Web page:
Of late, the boys have started this group message thread to whittle away the hours while pretending to work and yet still reap the benefits of a real paycheck. Like all the best Seinfield, the thread is mostly about nothing: BSing each other and counting down the minutes until happy hour. Since my phone has sold its digital soul to the ‘robot devil’ (i.e. it broke), I could not read these messages or in truth comment on them. Luckily, last Easter I lost my cellphone down a storm-drain while stomping on it with my right heel. It will not be missed. My subsequent purchase of an iPhone opened a doorway to a whole new world of texting and communication. Moreover, I can now chat with my brothers while they work during these June days and I contemplate my next blog post in my PJs at home. Teaching does have its merits.
The following conversation delved into how my presence has affected the Groupchat (as they dub it) for better or for worse. If you, dear reader, find these conversations interesting, I might try to post a few more now and then.
I refuse to give in to the Twitter-machine. To me, the humorous, insightful, and sometimes insipid mini-comments that Twitter distributes to the world best serves . . . well, interesting people. I mean, if you’re going to follow the day-to-day goings-on of anyone, only scientists (“Hey I cured cancer!”), entertainers (“Hey, I have spoilers!”), or vain-glorious reality stars (“Hey, I have chemistry!”) could truly benefit. Lifestyles of the poor and unemployed simply cannot compete. Unless of course, they don’t feel particularly encumbered by ‘truth’ and ‘honesty.’ Then it’s a different story . . .
Left to my own devices while shopping with Mom and Katie, I occasionally shoot texts to my sister while stalking through the mall, watching people and staring into stores. In this post-Borders and -Waldenbooks dystopia, I am left to buying a fruit shakes and browsing the gadgets in Brookstone — one of the last monuments to disposable income, where even a tabletop billiards table seems impossible to live without.
The texts simultaneously offer a creative output for my energies, while annoying my little sister who’s eager to hear from Leo, her boyfriend, about dinner: Continue reading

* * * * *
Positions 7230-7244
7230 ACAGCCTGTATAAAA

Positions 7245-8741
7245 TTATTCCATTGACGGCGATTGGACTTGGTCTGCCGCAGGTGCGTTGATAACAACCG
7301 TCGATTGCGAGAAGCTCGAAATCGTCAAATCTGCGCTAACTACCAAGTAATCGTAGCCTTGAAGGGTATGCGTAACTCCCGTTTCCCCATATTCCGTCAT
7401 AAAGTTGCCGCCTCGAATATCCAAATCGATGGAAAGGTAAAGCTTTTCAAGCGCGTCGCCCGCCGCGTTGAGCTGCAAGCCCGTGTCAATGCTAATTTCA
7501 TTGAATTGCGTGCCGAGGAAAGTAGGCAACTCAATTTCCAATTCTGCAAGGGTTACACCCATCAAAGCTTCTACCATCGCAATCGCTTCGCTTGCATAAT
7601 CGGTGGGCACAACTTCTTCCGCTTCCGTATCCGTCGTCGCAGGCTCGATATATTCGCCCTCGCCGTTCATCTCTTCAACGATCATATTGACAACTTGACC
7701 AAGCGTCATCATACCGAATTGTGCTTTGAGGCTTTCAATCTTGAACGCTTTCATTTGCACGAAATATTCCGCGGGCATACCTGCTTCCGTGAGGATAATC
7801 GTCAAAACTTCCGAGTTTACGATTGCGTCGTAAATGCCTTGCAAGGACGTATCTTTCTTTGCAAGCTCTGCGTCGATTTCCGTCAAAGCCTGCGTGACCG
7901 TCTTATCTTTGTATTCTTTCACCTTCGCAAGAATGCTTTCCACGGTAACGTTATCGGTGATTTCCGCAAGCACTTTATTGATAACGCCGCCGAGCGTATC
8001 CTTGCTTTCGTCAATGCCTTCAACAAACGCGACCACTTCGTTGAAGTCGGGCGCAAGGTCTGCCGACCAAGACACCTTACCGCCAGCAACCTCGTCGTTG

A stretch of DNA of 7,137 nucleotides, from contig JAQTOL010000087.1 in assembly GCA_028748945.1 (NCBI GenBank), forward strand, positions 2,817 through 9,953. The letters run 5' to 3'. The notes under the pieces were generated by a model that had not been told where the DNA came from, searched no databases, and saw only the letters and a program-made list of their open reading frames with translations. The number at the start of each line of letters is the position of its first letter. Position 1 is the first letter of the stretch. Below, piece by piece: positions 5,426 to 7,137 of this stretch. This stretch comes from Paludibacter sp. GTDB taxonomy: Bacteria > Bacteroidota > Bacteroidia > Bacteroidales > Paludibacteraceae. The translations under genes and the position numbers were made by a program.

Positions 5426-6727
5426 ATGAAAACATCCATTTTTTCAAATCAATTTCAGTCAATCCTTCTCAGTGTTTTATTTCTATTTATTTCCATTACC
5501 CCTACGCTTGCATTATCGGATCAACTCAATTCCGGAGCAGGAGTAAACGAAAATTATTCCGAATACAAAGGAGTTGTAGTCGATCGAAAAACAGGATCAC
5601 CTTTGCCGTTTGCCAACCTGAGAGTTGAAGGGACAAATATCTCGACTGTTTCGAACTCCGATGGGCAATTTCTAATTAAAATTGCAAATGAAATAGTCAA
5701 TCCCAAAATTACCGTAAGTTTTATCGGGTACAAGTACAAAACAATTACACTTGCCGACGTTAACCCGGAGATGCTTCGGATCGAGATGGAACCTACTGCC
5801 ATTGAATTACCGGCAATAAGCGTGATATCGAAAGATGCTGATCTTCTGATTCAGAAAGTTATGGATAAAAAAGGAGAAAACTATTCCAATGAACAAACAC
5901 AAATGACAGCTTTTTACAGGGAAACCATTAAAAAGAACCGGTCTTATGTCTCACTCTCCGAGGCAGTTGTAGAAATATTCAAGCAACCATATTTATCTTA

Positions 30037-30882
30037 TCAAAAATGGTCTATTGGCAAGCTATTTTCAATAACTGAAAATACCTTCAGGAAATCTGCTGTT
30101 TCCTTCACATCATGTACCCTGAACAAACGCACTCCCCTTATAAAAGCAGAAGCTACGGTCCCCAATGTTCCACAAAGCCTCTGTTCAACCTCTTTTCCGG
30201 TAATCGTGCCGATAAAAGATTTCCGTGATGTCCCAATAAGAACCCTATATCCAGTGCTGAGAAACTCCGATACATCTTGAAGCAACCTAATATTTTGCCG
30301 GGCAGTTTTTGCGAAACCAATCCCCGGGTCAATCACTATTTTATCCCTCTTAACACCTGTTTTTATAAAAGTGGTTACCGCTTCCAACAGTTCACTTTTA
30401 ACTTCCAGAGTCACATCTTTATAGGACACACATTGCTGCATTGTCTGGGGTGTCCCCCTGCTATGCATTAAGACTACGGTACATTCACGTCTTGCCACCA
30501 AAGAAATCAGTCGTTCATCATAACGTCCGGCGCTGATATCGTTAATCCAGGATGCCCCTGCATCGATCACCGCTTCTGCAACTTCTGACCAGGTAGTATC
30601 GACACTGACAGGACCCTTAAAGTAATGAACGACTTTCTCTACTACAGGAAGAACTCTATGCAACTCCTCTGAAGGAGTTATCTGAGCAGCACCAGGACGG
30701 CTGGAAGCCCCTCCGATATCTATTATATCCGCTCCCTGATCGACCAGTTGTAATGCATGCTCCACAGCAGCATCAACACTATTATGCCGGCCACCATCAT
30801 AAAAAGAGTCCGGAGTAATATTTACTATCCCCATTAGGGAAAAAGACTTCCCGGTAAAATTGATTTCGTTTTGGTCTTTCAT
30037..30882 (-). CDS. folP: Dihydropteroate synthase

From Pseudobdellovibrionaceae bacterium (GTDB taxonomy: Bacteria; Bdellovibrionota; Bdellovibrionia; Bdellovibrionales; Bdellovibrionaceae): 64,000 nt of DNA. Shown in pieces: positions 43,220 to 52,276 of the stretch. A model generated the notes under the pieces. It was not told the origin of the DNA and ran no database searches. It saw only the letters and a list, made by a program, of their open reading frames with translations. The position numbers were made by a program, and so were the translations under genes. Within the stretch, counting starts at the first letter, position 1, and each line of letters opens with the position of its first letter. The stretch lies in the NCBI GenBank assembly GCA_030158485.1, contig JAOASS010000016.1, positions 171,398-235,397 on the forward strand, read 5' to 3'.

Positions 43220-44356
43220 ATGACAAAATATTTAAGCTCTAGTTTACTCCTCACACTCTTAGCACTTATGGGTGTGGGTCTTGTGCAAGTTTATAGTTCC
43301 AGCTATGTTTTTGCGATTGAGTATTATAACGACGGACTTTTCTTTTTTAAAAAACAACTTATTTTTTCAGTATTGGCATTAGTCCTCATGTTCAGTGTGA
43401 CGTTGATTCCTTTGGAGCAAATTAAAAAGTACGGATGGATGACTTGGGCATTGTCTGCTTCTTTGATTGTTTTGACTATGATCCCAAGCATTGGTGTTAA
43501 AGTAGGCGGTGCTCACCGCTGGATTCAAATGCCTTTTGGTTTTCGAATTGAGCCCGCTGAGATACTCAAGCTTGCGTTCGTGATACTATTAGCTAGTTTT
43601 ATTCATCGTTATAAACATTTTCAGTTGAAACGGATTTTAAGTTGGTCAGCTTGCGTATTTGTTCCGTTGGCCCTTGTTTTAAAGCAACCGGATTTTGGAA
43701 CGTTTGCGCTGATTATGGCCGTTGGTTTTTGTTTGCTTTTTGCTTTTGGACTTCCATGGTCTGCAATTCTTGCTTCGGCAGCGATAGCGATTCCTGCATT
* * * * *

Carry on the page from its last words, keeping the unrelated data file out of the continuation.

The motivation behind all scientific discovery begins here . . .
October found me eager and excited, brimming with confidence and creativity for my work . . . at least during weekends. However, Monday mornings broke with the din of a funeral march, disturbing those few early morning dreams and ushering me upstairs upon the family couch while reruns of Law and Order painted visions of murder and desperation before sleep-filled eyes. Waiting to leave the house proved the most trying, as my imagination, planting visions of screaming children and growling soccer moms, tried its damnedest to wrack my body with anxiety, upset my stomach and basically ruin the whole of my week.
Thankfully, I had Dunkin Donuts and their wonderful battalion of iced coffees to attack my flagging spirit and sleep deprivation. Truly, the smell alone had a soothing effect; the extra-large galleon-sized container of liquid energy, a balm to my worries. My imagination, drowning in legal stimulants, learned to behave, and I drove to school, happily contemplating Thanksgiving and Christmas break, only three months away.
The fallout from the field trip befell us the following Monday when Dr. T took us in the conference room for lunch. Slowly Ms. P spilled the story, downplaying our absence at the deli (a little) and deleting the abusive pot-smoker entirely (to be fair, the kids were not involved at all). Continue reading
Oh, No Meat Fridays, how I have missed thee. Another year, another forgotten Lenten promise. Frankly, the exact date of my betrayal, my omissive gluttony, that first bite out of a ham sandwich followed by several days worth of Catholic guilt is something of a sport in the Murphey clan. Sean has even taken out a pool on when I will stray (having already claimed week 3 and 5 for himself).
Unlike New Year’s Resolution, Lenten appeals carry greater weight for me. I mean if you happen to screw up, you may be visited with plague and lightning, fire and brimstone, Rosie O’Donnell and another season of the Bachelor — Heaven preserve us. Father Time, the patron saint of New Year’ Resolutions is far less coercive. He acts as more of a symbol anyway, one who has been screwin’ with me for years, ever since I learned about movie ratings and the penalties for underage drinking. Continue reading